PNS Daily Newscast - July 2, 2020 

The White House says no response is planned to reported Russian bounties on U.S. troops; House Democrats unveil an ambitious plan to curb climate change.

2020Talks - July 1, 2020 

Colorado, Utah and Oklahoma all finished up their elections Tuesday, and Medicaid expansion in OK appears to have passed. And, a Supreme Court ruling could open the door for more public money to religious institutions.

Survey: NC Families Struggling, Yet Don’t Support Reopening

71% of North Carolinians are worried about covering basic costs by the end of the summer. (August de Richelieu from Pexels)
71% of North Carolinians are worried about covering basic costs by the end of the summer. (August de Richelieu from Pexels)
May 28, 2020

RALEIGH, N.C. -- A survey of more than 1,300 North Carolina families finds more than 60% say they have lost income, or expect to, due to the coronavirus pandemic.

Released by the groups ParentsTogether and Down Home North Carolina, the poll also found respondents do not support fully reopening the state's economy now.

Meanwhile, the Department of Health and Human Services last Saturday reported the state's highest one-day number of positive COVID-19 cases with 1,107 cases logged.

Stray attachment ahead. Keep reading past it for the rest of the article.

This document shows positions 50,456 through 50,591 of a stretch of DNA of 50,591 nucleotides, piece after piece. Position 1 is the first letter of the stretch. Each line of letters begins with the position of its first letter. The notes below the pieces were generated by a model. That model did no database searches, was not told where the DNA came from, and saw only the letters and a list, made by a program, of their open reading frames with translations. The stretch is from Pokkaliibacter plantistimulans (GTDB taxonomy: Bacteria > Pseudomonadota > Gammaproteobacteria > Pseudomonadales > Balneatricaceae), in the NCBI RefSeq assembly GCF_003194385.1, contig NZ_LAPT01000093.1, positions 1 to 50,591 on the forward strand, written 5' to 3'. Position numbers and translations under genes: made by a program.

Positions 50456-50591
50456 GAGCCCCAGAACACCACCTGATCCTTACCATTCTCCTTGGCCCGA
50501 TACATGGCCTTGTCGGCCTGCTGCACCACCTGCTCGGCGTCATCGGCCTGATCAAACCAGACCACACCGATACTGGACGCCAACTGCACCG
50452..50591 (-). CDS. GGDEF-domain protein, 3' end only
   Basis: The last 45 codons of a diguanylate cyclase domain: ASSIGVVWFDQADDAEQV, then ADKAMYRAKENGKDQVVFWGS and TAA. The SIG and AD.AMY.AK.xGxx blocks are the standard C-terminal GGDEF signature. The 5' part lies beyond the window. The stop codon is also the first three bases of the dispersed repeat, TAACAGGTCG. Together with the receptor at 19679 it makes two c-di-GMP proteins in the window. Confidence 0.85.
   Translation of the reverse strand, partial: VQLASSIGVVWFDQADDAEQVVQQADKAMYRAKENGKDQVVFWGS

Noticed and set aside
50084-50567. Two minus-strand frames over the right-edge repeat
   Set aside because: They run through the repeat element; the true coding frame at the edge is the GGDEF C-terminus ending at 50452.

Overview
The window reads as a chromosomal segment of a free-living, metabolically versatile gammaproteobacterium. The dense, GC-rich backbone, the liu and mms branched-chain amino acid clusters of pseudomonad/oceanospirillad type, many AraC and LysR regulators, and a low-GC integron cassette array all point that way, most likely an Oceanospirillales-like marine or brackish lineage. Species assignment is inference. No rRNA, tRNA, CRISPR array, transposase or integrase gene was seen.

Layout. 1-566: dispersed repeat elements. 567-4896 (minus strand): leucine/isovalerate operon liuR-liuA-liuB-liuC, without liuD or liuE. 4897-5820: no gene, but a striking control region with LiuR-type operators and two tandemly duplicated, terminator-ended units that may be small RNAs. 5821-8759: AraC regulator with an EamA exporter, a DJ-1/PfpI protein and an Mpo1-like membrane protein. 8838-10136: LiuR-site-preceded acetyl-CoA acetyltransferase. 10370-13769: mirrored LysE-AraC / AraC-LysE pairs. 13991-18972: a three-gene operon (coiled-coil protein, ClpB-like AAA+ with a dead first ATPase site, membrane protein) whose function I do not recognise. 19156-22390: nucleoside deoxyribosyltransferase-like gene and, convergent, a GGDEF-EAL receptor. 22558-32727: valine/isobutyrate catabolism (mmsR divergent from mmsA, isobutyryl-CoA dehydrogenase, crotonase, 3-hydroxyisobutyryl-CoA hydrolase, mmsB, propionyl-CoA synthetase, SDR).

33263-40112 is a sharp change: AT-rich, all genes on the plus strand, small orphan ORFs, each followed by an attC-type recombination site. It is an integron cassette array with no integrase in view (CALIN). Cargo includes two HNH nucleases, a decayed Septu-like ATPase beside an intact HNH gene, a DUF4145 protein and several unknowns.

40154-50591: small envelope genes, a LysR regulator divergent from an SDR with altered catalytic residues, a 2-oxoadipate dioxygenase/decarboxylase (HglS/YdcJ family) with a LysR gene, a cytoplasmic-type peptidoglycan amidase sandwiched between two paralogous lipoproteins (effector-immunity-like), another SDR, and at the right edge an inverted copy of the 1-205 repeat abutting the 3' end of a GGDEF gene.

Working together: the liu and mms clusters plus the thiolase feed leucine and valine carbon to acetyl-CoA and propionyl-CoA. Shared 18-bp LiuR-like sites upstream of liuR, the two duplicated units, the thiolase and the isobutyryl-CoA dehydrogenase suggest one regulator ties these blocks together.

Gwen Frisbie-Fulton, communications director for Down Home North Carolina, says families essentially are choosing between their health and a paycheck.

"It feels like a false tradeoff for folks to compromise their health or to compromise the economy," she states.

The survey also found 59% of respondents said they are having to choose what to pay among necessities such as rent and mortgage payments, utilities and food for their families.

North Carolina entered its Phase 2 reopening last Friday, which lifted the stay-at-home order and allowed some businesses to restart operations in a limited capacity.

Fulton maintains the state should be focusing its efforts on expanding unemployment benefits and using rainy-day funds to help communities.

"Our concern is we are living in a situation where folks don't have a lot of savings and have already been struggling," she states. "And in North Carolina, our unemployment benefits are very low."

According to the latest data from the North Carolina Department of Commerce, in April the unemployment rate soared to 12.2%, the highest rate logged in any month since 1976. Statewide more than a half million jobs have been lost, across every major industrial sector.

Nadia Ramlagan, Public News Service - NC